Listen To Your Masters

I have one rule. Invariably, at the end of each working day, I stop at a point at which I know exactly what is going to happen next. I have the lines ready in my head, I simply don’t write them down. So the following day, when I sit down at my desk, there they are, still waiting for me.

Henrik Ibsen From “Ibsen’s Ghosts (Playwright)

I find these words remarkably similar to the process of Hemingway where he too never spent all his creatives juices in one day and left some to be refilled the next day. Perhaps it is a common secret among artists that are no secret at all. They know how the creative mind works. They’ve worked it out from years of effort. However, I find myself not able to truly comprehend this advice, like whenever you are given any advice, you are not receptive to listen, until one day the words make sense, when you have experienced it yourself and come to the same conclusion.

I would be terrified to not finish what I started, to have ideas and dialogue not written down before I go to bed. It is utterly incomprehensible to me that one can store such thoughts confidently and continue on it the next day. But as the title of the blog suggest, perhaps I should try? Put my trust in my seniors?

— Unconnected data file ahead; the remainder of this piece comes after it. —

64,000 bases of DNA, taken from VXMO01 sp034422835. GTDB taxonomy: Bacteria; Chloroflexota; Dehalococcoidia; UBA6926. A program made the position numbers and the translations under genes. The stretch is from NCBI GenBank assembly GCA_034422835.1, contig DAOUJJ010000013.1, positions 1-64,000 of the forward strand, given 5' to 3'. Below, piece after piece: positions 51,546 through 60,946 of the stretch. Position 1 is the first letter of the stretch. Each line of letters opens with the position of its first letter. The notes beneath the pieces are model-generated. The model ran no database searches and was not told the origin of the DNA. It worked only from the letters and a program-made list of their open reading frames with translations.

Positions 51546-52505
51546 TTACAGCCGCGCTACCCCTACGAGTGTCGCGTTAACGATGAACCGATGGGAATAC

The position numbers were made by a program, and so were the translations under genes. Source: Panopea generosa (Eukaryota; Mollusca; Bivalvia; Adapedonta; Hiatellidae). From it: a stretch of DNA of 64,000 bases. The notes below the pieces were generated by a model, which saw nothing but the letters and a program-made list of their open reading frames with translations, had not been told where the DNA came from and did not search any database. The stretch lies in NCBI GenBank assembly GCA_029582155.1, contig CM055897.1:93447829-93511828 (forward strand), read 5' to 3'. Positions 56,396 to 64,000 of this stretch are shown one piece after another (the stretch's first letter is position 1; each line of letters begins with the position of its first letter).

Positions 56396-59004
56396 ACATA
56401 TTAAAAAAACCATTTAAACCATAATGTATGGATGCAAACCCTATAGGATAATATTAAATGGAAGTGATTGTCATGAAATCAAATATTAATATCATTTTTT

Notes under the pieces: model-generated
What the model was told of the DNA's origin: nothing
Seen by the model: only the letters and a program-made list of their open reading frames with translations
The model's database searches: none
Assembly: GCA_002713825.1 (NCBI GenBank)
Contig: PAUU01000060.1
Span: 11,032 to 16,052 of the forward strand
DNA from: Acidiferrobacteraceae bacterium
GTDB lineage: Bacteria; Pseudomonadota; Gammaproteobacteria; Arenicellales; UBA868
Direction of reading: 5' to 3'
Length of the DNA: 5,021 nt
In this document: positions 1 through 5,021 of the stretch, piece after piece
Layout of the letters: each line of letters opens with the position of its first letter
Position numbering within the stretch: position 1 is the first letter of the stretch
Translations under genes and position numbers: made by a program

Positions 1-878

For what are advice but a confirmation that the one giving said advice was right? To prove that he cared when giving it to you? It’s similar to the relationship between parents and children. Parents only share their experience in the hopes that they would not make the same mistakes. But children often don’t listen to their advice for they think they are different, or don’t believe that their parents understand.

Creatives are much the same way, the advice from our masters might not make sense, but we have no choice but to trust them. To believe that they are right and we are not. It’s both a confirmation that the master was right and a clue that the apprentice is on the right path.

The material first, then the theme. Never the other way around. I mull over the material for a long time before I set pen to paper.

I take long walks alone. Going over in my thoughts, some experience from the past that I have not merely known but lived through. Do you see the difference? Not merely experienced but lived through and put behind me. Only when it is absolutely clear to me, when the central problem have been digested in this fashion and becomes an abstract formulation, only then do I begin the process of committing myself to a paper.

I write a draft. Very Crude. Very rough. Then I work on it. Changing it. Adapting it. Distancing it from the original, personal events and transforming it into a generally applicable experience.

Henrik Ibsen From “Ibsen’s Ghosts (Playwright)

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